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Maybe.

It has defeated some of the greatest mathematicians and scientists of the last 400 years who have devoted hundreds of thousands of hours to prove it is not mere conjecture.

It all started innocently enough, (if cannonballs are ever innocent), when Sir Walter Raleigh simply wanted to know the ultimate way to pack cannonballs in the hold of his ship.

In 1611, German astronomer Johannes Kepler, best known for figuring out planetary motions, responded by saying just pile them up the same way that grocers stack oranges.

Namely, in the folds of another sphere below.

Now if you or I were asked, without knowing it was called face centered cubic packing, we might have said something like, "Yeah, I think that's probably the best way."

But when Kepler said it, it was genius.

It apparently takes more geniuses to prove it, which is the only way a conjecture can become a theorem.

(For example, the dropped piece of toast always falling on the buttered side down is mere conjecture, although I would award it theory like status.)

If you can ever squeeze drama out of this obsessive desire to prove Kepler right, author George Szpiro does it with, "Kepler's Conjecture: How Some of the Greatest Minds in History Helped Solve One of the Oldest Math Problems in the World."

Turns out there are endless ways to pack spheres in a Euclidean  space and over the last four hundred years those minds went through all of them.

And now they're, well sort of "cheating" by using computers.

In 1953 Hungarian, László Fejes-Tóth showed that given sufficient computing power the problem could be solved.

Now, the American mathematician, Thomas Hales has either done it, or we're not quite sure, pending further scrutiny.

So what is finally the point in proving Kepler's conjecture so it can land in the prestigious Annals of Mathematics?

Is it as Albert Einstein said:

"Curiosity has its own reason for existing."

Or is it as Sir George Mallory said:

"Because it is there."

I know this group knows how to pack many astute answers into a rectangular box.

At least that would be my conjecture, which should take at least one day to prove.

J. Peterman

 

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49 Members’ Opinions
January 05, 2011 12:13 AM
Com-100Com-300Com-500First-comHr-1Hr-10Hr-5 hazel leese said...

Surely a debate about packing your cannon balls should be about boxer shorts vs. Y-fronts.

January 05, 2011 12:48 AM
29971 10photoviewsCom-100First-comFirst-photo Lee LaFontaine said...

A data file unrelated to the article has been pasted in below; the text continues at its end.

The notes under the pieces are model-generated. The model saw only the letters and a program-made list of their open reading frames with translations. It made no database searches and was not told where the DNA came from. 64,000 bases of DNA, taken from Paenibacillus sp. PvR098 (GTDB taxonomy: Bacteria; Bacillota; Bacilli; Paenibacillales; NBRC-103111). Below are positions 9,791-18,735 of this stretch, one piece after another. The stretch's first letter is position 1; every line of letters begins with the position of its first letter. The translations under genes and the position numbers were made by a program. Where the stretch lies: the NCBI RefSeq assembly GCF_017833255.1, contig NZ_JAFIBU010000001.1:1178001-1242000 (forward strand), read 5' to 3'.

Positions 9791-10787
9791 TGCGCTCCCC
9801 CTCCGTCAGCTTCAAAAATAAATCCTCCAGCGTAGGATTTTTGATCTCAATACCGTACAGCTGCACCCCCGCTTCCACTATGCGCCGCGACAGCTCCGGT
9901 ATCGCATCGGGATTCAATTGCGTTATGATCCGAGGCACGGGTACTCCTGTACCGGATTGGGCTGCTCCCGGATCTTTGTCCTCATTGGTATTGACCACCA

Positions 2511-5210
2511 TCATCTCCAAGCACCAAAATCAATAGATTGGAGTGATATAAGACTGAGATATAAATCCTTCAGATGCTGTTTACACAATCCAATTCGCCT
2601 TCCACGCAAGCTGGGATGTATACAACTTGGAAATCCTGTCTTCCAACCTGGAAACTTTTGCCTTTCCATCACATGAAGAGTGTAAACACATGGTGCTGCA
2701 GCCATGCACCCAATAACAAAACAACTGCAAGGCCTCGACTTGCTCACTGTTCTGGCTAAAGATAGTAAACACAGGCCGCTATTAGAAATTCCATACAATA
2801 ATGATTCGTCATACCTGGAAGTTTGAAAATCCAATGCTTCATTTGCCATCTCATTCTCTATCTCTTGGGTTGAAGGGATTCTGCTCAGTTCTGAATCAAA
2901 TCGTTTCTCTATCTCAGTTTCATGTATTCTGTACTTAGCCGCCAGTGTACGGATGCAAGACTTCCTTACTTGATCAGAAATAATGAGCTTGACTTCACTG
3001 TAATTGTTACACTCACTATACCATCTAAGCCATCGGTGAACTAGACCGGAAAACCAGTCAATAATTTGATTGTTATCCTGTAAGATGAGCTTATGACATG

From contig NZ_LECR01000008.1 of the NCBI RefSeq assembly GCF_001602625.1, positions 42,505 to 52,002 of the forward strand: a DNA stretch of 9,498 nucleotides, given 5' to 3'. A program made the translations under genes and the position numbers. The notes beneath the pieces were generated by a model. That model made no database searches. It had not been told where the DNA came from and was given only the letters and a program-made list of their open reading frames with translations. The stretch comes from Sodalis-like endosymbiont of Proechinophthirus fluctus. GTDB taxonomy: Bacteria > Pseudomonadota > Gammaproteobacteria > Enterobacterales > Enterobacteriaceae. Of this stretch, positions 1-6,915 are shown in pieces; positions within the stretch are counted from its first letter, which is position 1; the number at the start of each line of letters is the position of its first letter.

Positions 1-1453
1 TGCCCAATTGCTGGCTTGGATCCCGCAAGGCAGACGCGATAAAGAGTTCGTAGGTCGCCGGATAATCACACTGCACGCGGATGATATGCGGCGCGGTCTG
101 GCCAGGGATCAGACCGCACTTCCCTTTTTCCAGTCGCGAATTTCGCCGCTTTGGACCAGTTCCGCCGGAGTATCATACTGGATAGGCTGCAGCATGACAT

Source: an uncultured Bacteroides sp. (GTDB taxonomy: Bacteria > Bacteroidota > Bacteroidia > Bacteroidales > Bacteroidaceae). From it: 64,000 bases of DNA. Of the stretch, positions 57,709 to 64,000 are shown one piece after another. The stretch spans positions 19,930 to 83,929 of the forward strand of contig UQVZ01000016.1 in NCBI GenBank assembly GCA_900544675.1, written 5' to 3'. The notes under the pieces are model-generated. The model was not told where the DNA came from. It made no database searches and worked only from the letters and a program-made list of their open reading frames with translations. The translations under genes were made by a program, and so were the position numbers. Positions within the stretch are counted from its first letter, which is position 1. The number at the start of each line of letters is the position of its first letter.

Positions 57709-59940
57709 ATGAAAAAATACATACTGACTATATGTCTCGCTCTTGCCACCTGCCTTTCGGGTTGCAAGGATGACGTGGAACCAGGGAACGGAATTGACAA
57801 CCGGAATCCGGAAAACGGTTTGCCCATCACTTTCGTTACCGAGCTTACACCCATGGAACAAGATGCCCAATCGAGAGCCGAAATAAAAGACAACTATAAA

The minds of women, at least some of them, are much more compicated, and fascinating, and the minds of mere mathmaticians.

January 05, 2011 2:47 AM
10photoviews10videoviewsCom-100Com-300Com-500First-comFirst-photoFirst-videoHr-1Hr-10Hr-5 Stoney said...


Wonder how long it took for someone to try to take a ball from the bottom of the pile.

January 05, 2011 3:07 AM
Atticus_1 10photoviewsCom-100Com-300Com-500First-comFirst-photoHr-1Hr-10Hr-5 Bert said...

"Dr. Posin's Giants," a textbook authored by the host of a public tv kids show in Chicago in the 1950's, still sits next to my desk. One chapter devoted to the respective father of each great scientific theory. AND it has diagrams, drawn as if on a blackboard, to assist. Learned more there than in any classroom or from any textbook....

January 05, 2011 3:45 AM
Stage_2 10photoviewsCom-100Com-300Com-500First-comFirst-photoHr-1Hr-10Hr-5 JALOPKIN said...

STONEY:  Its just like the End-Stand Canned Dog Food Display at the Grocery Store ... There is one Mullet in every crowd .......  Usually, its an Eight year old Kid, but I have seen Adults do it too .......

January 05, 2011 5:30 AM
Com-100Com-300Com-500First-comHr-1 bebe said...

That photo is very aesthetically pleasing.................late meeting day,please send a cannonball my way as it would be much more pleasant............................great day all............

January 05, 2011 5:39 AM
Myself 10photoviews10videoviewsCom-100Com-300Com-500First-comFirst-photoFirst-reviewFirst-videoHr-1Hr-10Hr-5 Spring Fragrance said...

Hazel....!! hahaha...surely that is a loaded statement?
 
On topic, just a few days ago, I posed a somewhat similar question, epistemologically, to RY here.        http://www.petermanseye.com/photos/292891
If I recall, he thinks round into squares is easier.
 
My choice of conjecture to be elevated to a theory is the 50-50-90 rule. Everytime there is a 50-50 chance of getting something right, there is a 90% probability you'll get it wrong
 
 

January 05, 2011 6:58 AM
Com-100Com-300Com-500First-comHr-1Hr-10Hr-5 hazel leese said...

Eeeeeeek! Panic! Son just 'phoned - is it OK if we come and visit for a long weekend, see you Thursday evening. Better start tidying up.

January 05, 2011 7:49 AM
Poison_dart_frog_2 10photoviewsCom-100Com-300Com-500First-comFirst-photoHr-1 Miss Blue said...

Just shake the darn thing, and the spheres will come to rest neatly piled in the optimum arrangement.


I had to re-read" face centered cubic packing"; my first attempt saw a "P" instead of "C".

January 05, 2011 7:58 AM
Atticus_1 10photoviewsCom-100Com-300Com-500First-comFirst-photoHr-1Hr-10Hr-5 Bert said...